Former attorney general and current US Senate candidate Jeff Sessions appeared to refer to prominent Harvard professor Henry Louis Gates, Jr., who was arrested outside his own home in 2009, as “some criminal” in a New York Times story that ran on Tuesday, a racist characterization of the renowned Black scholar that drew condemnation online.
Sessions made the comments to the Times in a story that explored his departure as attorney general under President Trump and subsequent bid to regain his former Senate seat. In it, he defended the emphasis his Justice Department put on supporting the police, drawing a contrast to former President Obama’s administration, which made efforts to reform police departments under Attorneys General Eric Holder and Loretta Lynch.
“The police had been demoralized. There was all the Obama — there’s a riot, and he has a beer at the White House with some criminal, to listen to him. Wasn’t having a beer with the police officers. So we said, ‘We’re on your side. We’ve got your back, you got our thanks,’ ” Sessions said, according to the Times.
Sessions declined to clarify his remarks, according to the Times. But they were an apparent reference to Obama’s “beer summit” in 2009.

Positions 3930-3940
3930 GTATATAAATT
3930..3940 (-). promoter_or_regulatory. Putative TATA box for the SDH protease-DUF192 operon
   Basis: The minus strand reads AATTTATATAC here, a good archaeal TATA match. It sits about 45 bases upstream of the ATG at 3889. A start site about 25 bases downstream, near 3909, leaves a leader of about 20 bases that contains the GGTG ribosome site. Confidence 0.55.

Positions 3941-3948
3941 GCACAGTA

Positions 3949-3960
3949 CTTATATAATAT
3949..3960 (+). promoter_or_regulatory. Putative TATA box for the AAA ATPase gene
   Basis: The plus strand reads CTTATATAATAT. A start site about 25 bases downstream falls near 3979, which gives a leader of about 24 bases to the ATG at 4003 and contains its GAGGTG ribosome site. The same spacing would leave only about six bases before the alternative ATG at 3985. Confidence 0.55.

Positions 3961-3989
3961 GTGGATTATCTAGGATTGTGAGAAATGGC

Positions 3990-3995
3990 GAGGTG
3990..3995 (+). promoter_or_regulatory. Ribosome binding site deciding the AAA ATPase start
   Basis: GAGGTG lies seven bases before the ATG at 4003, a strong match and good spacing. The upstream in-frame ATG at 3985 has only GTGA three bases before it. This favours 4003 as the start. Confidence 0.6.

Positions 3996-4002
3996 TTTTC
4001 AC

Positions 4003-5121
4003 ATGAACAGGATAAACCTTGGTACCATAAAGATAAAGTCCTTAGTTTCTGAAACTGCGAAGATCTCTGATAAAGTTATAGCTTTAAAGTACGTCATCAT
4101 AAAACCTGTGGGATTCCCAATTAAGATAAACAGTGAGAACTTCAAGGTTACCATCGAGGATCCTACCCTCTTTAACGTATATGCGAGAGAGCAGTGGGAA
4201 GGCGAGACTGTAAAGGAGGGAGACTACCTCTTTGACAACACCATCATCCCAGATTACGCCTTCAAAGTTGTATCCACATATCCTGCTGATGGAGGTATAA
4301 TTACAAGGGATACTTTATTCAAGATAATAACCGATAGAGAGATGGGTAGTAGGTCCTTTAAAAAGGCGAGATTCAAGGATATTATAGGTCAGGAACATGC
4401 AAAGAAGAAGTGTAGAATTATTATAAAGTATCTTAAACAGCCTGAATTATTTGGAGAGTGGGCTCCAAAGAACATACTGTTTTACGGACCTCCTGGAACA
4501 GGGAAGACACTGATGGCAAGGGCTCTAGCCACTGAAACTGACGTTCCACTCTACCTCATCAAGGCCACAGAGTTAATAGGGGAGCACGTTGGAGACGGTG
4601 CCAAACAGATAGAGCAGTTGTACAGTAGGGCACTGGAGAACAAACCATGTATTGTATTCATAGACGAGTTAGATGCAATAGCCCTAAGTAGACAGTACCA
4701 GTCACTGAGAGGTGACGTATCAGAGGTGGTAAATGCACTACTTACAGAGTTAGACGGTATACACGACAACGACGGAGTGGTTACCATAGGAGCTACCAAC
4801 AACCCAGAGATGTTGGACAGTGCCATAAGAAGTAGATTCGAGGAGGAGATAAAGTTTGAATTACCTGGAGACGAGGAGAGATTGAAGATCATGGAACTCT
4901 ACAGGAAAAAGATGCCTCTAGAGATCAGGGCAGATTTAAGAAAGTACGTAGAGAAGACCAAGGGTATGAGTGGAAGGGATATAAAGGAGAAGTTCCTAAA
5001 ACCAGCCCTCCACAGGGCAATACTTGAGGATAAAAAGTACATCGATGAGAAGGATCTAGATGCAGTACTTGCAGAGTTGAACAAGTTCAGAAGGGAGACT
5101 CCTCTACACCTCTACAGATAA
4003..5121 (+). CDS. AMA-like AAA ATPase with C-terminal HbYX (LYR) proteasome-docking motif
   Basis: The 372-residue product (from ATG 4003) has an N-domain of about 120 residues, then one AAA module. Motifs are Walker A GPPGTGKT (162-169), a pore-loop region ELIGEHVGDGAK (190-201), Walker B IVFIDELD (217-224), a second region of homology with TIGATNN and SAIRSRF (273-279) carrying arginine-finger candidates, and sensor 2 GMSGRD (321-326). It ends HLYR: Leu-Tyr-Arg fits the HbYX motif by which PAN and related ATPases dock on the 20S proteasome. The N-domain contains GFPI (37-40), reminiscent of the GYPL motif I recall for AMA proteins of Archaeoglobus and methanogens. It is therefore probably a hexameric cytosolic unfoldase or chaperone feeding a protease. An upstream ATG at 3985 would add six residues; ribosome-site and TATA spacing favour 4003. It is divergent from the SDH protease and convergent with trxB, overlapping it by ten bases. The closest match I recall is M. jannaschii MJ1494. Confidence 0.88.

At the time, Gates had just been arrested at his own home in Cambridge after he had trouble getting into his house when he returned home from a trip, and someone called 911 to report a break-in. Even after presenting identification to police, Gates was taken into custody. The incident sparked a national outcry over racial profiling, and Obama drew criticism after telling reporters that he thought the Cambridge Police “acted stupidly in arresting somebody when there was already proof that they were in their own home.”
Obama sought to ease tensions by inviting Gates and the arresting officer to a “beer summit” at the White House. (And so Obama did, contrary to Sessions’ claim, have a beer with the police.)
Gates could not immediately be reached for comment.
Sessions has been accused of racism several times over the course of his career, and comments he made in the 1980s expressing approval of the KKK until he “found out they smoke pot” derailed his nomination to a federal judgeship. Sessions has said the comment was meant in jest. His past remarks were also a major issue during his Senate confirmation for attorney general, and he was confirmed by a near party-line vote, despite opposition from several high profile Black lawmakers.
Now, after his 2018 resignation from the Trump administration, Sessions is locked in a primary battle in Alabama for the Republican nomination for his old seat in the US Senate. Voters there go to the polls July 14.
A spokesman for Sessions did not immediately return a Globe request for comment.